Precision imaging refers to a collection of rapidly emerging advanced, quantitative imaging technologies and imaging analysis processes that eliminate the subjectivity of visual based image data interpretation. One example of precision imaging is radiomics, which combines sophisticated image-capture, processing, machine learning, and computational techniques to allow extraction of quantifiable physical properties from morphological images (e.g., shape, size, volume, intensity and texture). These properties can be used to help assess the severity of a condition or injury, disease status, or degree of change relative to baseline. These image-derived classifiers or biomarkers, when combined with molecular signatures and clinical data, have a potential to further enhance the precision and accuracy of diagnosis in a personalized manner.
Molecular imaging is another rapidly emerging field that provides non-invasive, real time, quantitative visual representations of fundamental biological processes in living organisms. Molecular imaging combines live image-capture and processing techniques with molecular informatics to detect activity of specific molecular pathways known to play key roles in pathophysiology, thus providing unique insights into cellular/tissue heterogeneity and disease processes. Molecular probes and contrast agents can be designed to facilitate both diagnostic and therapeutic applications. For example, many preclinical and early phase clinical trial studies have demonstrated that molecular optical imaging technology can generate highly sensitive and specific information for the accurate differentiation between normal and disease tissues, supporting its potential usefulness in identifying positive surgical margins in clinical settings to ensure accurate excision for accomplishing disease-free outcome. The specificity of the molecular probes gives them additional use in risk prediction and risk stratification, in identifying patients most likely to benefit from a targeted intervention, and in monitoring therapy response.Back to top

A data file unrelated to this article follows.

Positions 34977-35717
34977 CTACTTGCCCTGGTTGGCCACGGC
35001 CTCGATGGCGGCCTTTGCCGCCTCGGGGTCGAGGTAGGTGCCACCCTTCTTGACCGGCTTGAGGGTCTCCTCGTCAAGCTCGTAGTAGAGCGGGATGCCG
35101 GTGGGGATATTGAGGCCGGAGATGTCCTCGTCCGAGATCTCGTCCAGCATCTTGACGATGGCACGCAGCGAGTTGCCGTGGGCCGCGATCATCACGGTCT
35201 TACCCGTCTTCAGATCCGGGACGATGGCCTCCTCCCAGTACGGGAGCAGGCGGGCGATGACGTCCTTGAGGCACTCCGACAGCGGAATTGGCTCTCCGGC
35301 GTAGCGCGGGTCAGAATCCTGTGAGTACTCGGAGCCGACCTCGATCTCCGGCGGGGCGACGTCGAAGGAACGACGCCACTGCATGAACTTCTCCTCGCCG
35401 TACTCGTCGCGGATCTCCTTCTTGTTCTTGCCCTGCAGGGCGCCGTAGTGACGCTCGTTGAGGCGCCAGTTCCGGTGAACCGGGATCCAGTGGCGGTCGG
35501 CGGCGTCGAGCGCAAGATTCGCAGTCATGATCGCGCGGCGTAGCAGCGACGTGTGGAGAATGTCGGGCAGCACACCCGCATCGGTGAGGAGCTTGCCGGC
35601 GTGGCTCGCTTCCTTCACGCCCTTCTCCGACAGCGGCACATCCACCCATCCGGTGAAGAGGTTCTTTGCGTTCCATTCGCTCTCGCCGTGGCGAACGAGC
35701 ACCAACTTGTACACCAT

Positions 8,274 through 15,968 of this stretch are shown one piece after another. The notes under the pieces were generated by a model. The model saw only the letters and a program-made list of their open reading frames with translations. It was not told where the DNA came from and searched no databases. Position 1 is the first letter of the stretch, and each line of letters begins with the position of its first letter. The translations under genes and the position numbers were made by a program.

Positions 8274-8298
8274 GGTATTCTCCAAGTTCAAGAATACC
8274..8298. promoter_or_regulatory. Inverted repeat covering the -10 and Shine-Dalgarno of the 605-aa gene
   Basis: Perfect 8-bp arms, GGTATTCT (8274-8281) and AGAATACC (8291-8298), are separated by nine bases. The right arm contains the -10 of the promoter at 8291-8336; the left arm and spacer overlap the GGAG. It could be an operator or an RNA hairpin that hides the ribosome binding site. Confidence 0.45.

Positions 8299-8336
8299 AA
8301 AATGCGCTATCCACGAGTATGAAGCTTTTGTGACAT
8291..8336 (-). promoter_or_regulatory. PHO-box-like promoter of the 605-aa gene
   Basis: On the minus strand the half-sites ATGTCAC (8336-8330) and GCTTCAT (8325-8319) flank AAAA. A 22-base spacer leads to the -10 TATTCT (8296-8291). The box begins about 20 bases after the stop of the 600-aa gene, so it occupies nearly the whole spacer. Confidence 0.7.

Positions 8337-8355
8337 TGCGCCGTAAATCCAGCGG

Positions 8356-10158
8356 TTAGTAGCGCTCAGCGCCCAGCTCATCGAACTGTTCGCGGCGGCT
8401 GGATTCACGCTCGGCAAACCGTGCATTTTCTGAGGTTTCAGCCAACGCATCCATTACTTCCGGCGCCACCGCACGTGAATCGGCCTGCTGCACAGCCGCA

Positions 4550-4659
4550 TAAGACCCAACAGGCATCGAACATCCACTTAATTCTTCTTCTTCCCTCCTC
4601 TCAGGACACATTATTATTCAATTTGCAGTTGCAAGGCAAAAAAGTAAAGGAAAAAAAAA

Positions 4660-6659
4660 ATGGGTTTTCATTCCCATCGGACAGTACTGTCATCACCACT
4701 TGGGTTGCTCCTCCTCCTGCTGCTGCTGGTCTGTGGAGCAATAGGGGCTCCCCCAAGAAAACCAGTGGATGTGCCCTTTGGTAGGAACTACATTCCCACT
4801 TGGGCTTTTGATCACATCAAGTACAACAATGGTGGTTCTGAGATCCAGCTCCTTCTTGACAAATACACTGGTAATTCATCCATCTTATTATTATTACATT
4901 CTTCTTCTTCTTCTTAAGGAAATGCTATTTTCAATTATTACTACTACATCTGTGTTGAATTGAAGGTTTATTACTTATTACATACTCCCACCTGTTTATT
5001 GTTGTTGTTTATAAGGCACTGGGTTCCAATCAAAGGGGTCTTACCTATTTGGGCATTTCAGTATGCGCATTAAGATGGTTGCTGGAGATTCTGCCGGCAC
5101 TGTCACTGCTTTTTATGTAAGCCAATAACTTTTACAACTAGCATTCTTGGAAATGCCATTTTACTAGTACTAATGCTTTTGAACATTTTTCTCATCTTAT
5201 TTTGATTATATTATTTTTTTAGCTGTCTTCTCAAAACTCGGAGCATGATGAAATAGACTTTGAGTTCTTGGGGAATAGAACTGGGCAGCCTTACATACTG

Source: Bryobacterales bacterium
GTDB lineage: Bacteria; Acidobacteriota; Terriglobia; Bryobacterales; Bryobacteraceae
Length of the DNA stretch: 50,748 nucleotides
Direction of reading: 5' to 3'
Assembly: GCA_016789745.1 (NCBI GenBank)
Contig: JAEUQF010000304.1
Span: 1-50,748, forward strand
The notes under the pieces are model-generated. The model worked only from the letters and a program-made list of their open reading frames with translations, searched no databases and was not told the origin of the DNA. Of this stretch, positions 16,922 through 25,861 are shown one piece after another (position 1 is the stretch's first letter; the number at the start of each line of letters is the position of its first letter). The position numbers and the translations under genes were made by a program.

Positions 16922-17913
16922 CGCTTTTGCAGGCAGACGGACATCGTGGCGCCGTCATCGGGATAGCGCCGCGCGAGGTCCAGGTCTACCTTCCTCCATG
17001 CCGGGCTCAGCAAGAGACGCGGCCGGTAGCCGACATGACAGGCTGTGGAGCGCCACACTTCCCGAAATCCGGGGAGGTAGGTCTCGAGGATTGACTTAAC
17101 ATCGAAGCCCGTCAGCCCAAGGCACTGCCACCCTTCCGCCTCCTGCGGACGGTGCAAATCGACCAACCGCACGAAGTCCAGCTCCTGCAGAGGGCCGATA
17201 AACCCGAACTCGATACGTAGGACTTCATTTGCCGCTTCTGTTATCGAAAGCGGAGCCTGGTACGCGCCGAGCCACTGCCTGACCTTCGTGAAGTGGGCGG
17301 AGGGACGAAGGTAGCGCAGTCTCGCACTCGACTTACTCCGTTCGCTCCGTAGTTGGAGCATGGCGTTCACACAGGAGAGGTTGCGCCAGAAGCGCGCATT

Gaps and Opportunities